Regional Qld made impressive contribution to national economic growth over 2000s

I’m very impressed by the just released Sustainable Australia Report 2013: Conversations with the Future, which was produced by the National Sustainability Council for Sustainability and Environment Minister Tony Burke. The report covers a wide range of environmental sustainability issues facing urban and regional Australia, and has an impressive collection of charts. I especially like this one showing the strong contribution that growth in regional Queensland – particularly Townsville, the Gold Coast and our mining regions, I expect – made to national GDP growth over the 2000s:

gdpcontributionOn the major economic news of the day, the volatile labour force numbers, I recommend this post by Pete Faulkner:

Strong jobs data adds to questions about RBA decision


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3 Responses to Regional Qld made impressive contribution to national economic growth over 2000s

  1. The Happy Hillbilly says:

    Regarding the jobs data, I’m not convinced the numbers are as strong as they look Gene. The RBA was not swayed and I’m assuming they look at the preliminary labour force data before it is publicly released.

    Other indicators don’t support the notion of a strong, near fully-employed labour market – employer hiring surveys continue to report weak hiring intentions, job vacancies keep trending down (and are running well below the pre-GFC peak despite that the size of the working age population must surely be somewhat larger) and wage growth outside the mining sector isn’t booming.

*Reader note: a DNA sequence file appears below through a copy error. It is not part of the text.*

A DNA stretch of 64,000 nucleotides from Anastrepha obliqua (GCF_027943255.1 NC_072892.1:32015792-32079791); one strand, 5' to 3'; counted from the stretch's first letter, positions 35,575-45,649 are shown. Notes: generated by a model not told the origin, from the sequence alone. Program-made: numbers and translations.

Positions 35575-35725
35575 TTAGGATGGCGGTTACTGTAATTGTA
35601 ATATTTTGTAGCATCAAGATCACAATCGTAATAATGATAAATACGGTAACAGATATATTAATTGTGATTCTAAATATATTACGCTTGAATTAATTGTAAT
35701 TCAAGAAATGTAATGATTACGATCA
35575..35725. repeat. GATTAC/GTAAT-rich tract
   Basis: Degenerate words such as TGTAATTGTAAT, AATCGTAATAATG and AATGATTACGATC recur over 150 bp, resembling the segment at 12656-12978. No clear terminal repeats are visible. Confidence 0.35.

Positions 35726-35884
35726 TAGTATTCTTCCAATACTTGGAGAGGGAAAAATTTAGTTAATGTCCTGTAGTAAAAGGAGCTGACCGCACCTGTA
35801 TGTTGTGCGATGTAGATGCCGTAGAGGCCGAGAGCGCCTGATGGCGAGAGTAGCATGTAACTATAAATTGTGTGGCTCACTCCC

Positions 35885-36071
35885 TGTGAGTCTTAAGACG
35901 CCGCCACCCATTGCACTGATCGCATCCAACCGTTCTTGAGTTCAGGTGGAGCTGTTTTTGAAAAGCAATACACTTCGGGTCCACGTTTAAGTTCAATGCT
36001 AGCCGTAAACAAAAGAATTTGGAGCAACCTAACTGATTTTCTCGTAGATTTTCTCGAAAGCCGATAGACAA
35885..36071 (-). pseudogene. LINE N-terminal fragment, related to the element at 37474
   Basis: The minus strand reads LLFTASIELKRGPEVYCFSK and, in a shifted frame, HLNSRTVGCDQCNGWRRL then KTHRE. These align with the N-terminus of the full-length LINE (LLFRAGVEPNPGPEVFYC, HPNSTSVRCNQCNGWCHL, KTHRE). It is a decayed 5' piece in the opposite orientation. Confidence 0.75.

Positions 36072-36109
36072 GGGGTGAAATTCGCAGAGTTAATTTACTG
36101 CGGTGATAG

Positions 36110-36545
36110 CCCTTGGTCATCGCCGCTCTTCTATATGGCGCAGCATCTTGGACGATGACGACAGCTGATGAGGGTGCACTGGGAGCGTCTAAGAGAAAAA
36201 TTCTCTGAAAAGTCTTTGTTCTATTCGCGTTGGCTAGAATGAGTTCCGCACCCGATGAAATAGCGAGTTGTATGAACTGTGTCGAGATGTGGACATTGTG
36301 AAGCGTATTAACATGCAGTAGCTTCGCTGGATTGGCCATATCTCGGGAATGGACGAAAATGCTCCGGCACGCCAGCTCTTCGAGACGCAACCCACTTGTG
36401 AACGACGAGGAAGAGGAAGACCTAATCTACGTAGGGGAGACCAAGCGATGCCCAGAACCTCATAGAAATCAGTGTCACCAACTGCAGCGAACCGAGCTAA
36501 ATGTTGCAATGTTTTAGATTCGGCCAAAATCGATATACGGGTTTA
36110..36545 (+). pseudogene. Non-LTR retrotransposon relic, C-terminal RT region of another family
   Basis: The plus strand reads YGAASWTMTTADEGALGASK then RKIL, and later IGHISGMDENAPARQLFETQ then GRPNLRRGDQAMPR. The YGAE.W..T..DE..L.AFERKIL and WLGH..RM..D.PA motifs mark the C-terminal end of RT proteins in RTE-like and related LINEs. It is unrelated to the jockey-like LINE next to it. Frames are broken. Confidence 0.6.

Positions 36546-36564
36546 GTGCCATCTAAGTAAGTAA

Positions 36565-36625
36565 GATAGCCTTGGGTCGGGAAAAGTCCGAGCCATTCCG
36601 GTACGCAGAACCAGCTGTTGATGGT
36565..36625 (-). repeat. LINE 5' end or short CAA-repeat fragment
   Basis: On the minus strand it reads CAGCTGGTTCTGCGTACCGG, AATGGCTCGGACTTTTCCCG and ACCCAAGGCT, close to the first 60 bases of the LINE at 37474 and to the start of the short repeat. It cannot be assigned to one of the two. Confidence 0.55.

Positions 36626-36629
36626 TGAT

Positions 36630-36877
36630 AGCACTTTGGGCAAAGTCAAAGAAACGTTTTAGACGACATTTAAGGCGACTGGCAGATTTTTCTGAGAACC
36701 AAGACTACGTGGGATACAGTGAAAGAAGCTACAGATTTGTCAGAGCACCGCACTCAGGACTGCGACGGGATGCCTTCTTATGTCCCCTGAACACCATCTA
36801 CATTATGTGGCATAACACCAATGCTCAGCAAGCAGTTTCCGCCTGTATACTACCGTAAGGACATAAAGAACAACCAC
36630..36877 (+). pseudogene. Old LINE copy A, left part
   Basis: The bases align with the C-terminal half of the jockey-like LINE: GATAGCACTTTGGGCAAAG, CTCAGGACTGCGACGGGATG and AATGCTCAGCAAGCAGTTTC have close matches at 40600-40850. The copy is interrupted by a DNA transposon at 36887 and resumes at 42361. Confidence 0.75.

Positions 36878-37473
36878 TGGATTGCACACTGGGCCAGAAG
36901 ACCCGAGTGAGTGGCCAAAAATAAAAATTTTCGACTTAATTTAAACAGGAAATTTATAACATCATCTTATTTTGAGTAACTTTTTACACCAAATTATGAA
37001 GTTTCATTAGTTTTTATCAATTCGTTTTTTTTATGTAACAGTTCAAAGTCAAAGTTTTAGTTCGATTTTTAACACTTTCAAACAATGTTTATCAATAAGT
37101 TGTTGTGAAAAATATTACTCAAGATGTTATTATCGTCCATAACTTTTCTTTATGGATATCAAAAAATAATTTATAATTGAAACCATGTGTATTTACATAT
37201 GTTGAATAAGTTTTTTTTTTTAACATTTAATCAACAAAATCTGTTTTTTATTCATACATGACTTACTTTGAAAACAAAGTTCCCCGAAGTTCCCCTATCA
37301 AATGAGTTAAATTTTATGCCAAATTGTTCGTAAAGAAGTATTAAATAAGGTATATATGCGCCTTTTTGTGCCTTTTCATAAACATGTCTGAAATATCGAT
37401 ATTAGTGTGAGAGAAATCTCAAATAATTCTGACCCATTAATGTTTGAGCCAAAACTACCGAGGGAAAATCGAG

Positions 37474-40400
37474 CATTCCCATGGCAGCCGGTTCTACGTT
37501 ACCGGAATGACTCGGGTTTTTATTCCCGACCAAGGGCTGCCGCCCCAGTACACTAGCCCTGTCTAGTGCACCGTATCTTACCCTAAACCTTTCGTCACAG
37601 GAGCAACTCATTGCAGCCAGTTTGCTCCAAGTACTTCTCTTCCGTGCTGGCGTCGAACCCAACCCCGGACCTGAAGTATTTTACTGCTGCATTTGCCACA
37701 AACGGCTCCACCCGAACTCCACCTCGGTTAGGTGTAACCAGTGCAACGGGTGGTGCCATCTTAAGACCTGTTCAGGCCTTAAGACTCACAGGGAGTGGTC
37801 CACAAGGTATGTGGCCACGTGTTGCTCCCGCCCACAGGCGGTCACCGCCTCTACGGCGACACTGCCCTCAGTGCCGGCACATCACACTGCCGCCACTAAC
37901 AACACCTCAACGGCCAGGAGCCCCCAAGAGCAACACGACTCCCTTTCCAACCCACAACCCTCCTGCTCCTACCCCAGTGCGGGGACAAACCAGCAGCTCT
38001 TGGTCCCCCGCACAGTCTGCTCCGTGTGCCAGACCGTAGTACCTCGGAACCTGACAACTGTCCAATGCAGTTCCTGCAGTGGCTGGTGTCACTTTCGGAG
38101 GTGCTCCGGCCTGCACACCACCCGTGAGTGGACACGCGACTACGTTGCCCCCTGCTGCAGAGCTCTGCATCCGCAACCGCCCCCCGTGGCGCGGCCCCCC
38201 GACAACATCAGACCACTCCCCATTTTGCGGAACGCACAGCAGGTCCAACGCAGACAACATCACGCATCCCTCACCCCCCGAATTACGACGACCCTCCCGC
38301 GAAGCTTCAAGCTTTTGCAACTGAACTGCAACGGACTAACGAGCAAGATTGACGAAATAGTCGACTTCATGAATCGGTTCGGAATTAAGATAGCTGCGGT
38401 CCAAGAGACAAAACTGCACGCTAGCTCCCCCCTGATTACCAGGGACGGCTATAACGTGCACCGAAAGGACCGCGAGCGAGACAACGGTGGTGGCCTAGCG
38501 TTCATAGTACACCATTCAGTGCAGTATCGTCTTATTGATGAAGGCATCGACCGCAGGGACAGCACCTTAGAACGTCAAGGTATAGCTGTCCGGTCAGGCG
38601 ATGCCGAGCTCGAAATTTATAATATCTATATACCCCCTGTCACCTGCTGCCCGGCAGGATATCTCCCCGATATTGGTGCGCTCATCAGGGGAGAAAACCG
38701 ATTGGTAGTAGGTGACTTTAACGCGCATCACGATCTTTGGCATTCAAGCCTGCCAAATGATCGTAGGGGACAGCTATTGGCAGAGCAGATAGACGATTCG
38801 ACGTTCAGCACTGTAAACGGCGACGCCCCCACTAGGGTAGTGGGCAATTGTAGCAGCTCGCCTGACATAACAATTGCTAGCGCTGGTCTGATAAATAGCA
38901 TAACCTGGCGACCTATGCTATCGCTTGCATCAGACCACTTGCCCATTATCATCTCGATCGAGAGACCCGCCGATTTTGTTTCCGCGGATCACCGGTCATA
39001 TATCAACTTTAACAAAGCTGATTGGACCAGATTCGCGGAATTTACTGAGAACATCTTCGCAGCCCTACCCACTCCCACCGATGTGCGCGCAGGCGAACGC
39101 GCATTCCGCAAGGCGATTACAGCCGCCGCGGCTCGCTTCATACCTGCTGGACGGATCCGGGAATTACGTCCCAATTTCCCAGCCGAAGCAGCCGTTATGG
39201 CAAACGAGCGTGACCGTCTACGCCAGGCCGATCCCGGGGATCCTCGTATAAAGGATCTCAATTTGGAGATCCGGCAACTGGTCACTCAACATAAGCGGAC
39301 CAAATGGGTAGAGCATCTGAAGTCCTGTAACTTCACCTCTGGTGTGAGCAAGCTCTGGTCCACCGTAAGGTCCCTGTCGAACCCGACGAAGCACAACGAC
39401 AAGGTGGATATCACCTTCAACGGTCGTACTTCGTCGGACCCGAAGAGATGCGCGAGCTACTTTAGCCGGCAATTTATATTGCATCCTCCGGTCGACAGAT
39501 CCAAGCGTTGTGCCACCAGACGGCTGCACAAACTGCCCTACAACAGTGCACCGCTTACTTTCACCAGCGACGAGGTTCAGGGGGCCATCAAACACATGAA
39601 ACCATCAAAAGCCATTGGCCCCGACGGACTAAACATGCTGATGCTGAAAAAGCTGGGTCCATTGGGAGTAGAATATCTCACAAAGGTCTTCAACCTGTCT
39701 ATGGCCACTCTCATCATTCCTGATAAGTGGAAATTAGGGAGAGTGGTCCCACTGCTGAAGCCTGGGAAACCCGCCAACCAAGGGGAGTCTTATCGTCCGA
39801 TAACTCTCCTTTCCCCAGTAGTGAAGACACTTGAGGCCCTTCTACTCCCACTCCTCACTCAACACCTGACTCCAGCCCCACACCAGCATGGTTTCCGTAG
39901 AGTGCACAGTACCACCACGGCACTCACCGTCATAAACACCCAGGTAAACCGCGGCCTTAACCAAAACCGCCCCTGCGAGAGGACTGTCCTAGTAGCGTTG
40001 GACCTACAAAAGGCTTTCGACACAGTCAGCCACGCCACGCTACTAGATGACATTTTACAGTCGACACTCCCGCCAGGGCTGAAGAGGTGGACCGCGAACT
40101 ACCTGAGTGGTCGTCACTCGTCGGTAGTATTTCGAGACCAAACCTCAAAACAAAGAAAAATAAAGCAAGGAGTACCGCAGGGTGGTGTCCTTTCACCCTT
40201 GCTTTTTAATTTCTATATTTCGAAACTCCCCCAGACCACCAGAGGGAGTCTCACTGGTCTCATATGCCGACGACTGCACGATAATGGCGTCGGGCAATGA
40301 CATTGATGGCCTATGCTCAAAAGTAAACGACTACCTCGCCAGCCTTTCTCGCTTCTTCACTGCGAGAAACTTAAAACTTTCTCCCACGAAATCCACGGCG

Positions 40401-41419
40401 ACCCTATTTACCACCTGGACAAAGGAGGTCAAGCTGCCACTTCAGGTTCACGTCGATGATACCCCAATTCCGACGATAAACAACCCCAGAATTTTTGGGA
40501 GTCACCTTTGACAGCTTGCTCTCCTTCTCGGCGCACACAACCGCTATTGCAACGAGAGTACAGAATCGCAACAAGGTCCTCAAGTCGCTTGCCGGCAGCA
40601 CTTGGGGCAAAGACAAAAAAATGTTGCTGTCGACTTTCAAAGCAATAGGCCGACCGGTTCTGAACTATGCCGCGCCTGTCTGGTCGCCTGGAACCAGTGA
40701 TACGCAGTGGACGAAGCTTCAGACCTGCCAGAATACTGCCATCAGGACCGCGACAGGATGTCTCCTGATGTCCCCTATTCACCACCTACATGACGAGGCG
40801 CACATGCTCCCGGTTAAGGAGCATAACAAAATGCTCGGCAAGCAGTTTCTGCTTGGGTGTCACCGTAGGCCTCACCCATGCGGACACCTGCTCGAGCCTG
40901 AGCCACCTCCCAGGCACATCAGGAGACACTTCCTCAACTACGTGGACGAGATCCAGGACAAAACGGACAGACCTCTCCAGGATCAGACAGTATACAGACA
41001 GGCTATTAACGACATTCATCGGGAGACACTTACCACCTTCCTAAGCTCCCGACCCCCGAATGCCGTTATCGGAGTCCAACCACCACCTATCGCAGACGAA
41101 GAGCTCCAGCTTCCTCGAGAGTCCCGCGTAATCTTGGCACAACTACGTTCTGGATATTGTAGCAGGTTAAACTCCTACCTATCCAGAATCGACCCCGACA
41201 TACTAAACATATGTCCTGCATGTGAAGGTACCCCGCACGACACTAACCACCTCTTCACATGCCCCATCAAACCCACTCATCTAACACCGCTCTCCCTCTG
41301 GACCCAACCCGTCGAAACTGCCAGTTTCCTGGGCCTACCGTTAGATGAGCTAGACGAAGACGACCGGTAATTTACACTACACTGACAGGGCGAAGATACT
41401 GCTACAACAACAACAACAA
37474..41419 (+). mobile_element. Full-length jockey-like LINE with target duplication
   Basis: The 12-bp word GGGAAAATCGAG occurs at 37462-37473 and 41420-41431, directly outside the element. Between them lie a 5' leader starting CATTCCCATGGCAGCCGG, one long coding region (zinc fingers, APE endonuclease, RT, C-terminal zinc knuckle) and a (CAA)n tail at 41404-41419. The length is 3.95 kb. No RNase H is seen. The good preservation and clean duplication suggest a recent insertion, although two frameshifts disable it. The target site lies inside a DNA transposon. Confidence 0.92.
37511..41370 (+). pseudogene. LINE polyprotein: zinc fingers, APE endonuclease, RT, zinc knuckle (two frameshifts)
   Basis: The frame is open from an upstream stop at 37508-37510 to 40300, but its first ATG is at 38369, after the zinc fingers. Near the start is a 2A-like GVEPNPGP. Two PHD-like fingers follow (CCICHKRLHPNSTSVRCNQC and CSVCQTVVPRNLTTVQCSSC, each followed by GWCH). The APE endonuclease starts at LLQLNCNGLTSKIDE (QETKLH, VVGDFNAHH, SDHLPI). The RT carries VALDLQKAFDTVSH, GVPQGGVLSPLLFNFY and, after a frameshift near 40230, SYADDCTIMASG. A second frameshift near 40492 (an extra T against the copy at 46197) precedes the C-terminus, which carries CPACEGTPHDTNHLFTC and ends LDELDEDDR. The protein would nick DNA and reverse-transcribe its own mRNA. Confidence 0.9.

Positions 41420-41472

If the data were more mixed then I would be more likely to accept the jobless figures on face value but too many other labour market indicators appear to be pointing the opposite direction.

    • Gene Tunny says:

      Yes, unfortunately there is a lot of uncertainty about the labour market and the economy at the moment. The RBA has a difficult job to do and it may well have made the right move, but we’ll need to see the March quarter GDP figures released in early June to be sure.

      • The Happy Hillbilly says:

        True – though GDP figures are backward-looking while the RBA’s agenda is necessarily forward-looking. I do see that Veda advantage reported reasonabley good consumer credit growth in the March quarter. The RBA’s figures seem to corroborate this but also appear to indicate that overall credit growth has decellerated into this current quarter so far (though I think this might be largely accounted for by a decelleration in business credit growth – there didn’t seem to be much change in housing credit growth and personal credit growth was right on zero).

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